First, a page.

Bananas were cultivated in India 4,000 years ago.
In 1482, the Portuguese found the banana on the Guinea coast and carried it with them to the Canary Islands.
Spanish priests are credited with having introduced this fruit to tropical America when they arrived as missionaries in the sixteenth century. Now, the banana can be found in all tropical countries.
Bananas are usually harvested green, shipped green, and ripened by wholesale fruit jobbers in air-conditioned ripening rooms.
The Gros Michel variety is the most popular of the many varieties.
Other popular varieties of banana are the Claret, or red banana, which has
the Lady Finger, which is the smallest variety, but has a delicate, sweet flavor;
In the tropics, bananas are often cooked and served with beans, rice, or tortillas. In the Latin American countries, the ripe banana is sometimes dried in the sun in much the same manner as figs and raisins.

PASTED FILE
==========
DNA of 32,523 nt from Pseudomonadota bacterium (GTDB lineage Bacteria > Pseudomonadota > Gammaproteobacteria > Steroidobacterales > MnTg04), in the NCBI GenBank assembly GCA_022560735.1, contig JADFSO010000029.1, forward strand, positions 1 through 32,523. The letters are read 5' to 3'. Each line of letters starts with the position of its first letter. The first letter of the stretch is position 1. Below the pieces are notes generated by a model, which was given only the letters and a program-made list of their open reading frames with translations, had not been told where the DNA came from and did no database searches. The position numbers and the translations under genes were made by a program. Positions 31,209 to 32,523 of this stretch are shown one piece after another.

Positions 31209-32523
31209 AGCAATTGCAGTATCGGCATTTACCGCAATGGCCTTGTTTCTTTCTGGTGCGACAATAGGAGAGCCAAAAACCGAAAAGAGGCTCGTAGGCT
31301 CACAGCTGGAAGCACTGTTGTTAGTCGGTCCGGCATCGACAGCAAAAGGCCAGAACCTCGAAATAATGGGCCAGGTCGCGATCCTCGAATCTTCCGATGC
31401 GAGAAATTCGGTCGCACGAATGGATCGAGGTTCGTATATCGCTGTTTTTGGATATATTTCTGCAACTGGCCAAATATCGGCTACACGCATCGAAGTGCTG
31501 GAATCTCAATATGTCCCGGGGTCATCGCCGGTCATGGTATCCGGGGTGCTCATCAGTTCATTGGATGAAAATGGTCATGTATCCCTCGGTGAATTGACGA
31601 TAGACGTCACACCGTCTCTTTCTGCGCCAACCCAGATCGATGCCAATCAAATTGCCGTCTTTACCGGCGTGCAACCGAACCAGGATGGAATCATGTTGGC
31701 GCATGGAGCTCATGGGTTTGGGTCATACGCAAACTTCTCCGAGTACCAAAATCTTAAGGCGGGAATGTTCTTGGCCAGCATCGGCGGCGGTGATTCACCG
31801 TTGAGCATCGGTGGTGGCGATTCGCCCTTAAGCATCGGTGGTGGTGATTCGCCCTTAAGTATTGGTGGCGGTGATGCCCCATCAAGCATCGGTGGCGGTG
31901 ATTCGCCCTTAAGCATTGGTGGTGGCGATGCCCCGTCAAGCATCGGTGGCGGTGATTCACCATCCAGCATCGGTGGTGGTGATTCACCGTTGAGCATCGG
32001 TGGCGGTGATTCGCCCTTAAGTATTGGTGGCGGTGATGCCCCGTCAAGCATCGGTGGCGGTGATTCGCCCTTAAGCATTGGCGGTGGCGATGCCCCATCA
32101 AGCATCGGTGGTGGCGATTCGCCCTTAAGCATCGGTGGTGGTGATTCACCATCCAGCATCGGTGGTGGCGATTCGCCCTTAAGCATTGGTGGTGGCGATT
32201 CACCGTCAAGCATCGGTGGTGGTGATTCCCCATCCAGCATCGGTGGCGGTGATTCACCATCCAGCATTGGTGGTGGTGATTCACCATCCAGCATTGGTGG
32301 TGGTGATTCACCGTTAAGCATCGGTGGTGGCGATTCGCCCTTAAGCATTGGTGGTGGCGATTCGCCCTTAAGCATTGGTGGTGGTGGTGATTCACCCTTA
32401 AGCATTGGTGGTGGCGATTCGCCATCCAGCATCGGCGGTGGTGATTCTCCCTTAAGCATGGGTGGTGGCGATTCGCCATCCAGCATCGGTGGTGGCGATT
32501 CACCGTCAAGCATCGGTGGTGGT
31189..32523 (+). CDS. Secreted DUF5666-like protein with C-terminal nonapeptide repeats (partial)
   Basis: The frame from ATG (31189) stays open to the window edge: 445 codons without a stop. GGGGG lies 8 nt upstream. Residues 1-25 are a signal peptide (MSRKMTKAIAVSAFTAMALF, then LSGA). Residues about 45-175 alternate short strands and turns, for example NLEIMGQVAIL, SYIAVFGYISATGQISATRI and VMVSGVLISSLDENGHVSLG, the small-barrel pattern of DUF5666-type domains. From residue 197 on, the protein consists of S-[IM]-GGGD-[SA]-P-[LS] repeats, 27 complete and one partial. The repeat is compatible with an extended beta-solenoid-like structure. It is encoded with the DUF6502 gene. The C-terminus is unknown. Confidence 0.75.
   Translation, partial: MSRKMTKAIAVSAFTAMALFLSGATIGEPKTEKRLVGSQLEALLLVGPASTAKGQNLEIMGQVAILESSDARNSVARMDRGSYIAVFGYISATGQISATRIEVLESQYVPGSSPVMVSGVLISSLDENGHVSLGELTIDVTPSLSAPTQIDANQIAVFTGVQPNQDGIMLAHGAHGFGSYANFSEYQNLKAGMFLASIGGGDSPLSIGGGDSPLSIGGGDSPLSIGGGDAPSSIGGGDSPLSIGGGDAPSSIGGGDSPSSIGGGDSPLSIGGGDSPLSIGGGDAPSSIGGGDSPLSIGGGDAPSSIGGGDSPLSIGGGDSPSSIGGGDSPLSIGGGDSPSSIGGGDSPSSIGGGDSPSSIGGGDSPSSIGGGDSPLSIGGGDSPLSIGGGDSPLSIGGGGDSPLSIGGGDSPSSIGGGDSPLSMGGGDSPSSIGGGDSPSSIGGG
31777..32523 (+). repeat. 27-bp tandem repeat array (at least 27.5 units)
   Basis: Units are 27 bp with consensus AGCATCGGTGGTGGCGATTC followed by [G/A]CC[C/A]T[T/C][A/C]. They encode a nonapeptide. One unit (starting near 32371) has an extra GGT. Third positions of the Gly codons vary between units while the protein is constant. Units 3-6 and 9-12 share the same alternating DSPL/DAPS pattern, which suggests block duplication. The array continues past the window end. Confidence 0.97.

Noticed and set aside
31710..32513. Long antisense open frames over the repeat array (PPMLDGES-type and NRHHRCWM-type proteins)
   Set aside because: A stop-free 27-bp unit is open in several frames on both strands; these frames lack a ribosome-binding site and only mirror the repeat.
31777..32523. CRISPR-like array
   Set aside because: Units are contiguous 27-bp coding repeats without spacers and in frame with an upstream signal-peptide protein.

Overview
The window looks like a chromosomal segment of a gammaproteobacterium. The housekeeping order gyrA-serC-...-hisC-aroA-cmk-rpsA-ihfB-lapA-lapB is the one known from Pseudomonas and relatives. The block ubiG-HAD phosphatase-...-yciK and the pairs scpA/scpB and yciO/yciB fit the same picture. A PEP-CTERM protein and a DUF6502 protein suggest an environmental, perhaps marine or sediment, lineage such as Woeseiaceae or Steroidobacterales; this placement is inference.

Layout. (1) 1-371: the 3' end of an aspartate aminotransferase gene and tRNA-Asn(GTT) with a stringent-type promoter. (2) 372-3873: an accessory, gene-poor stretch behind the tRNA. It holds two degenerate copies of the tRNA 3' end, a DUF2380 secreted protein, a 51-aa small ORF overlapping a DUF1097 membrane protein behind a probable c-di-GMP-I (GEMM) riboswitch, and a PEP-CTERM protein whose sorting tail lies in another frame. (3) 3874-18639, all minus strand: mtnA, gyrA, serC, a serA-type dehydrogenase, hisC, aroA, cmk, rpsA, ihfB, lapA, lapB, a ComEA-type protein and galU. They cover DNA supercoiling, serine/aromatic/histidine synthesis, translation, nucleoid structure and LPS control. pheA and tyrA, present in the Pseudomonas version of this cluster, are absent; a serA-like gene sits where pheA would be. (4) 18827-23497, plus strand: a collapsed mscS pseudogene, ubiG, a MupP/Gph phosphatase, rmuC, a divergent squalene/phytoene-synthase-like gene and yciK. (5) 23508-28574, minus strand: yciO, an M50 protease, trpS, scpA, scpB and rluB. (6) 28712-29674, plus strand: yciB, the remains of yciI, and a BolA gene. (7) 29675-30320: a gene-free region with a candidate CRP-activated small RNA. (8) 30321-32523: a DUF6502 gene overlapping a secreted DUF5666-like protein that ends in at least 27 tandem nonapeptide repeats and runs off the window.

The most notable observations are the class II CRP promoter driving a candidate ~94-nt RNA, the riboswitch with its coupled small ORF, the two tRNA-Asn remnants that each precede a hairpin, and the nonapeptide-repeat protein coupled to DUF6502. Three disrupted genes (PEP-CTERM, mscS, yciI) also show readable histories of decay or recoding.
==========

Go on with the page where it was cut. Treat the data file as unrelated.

The banana has no particular growing season. A ripe banana is firm, with a plump texture, strong peel, and no trace of green on the skin. A skin that is flecked with brown means the fruit is good.
Fully ripe bananas are composed of 76 percent water, 20 percent sugar, and 12 percent starch.
The sugars in the banana are readily assimilated, and they contain many vitamins and minerals, and a great deal of fiber. They are excellent for young children and infants and are good in reducing diets because they satisfy the appetite and are low in fat.
Because they are so soft, they are good for persons who have intestinal disturbances, and for convalescents. Bananas feed the natural acidophilus bacteria of the bowel, and their high potassium content benefits the muscular system.
NUTRIENTS IN ONE POUND (edible portion)
Protein: 3.6 g
Fat: 0.6 g
Carbohydrates: 69.9 g
Calcium: 24 mg
Phosphorus: 85 mg
Iron: 1.8 mg
Vitamin A: 1,300 I.U.
Thiamine: 0.27 mg
Riboflavin: 0.19 mg
Niacin: 1.7 mg
Ascorbic acid: 29 mg
So Fruit Up and Set Yourself Free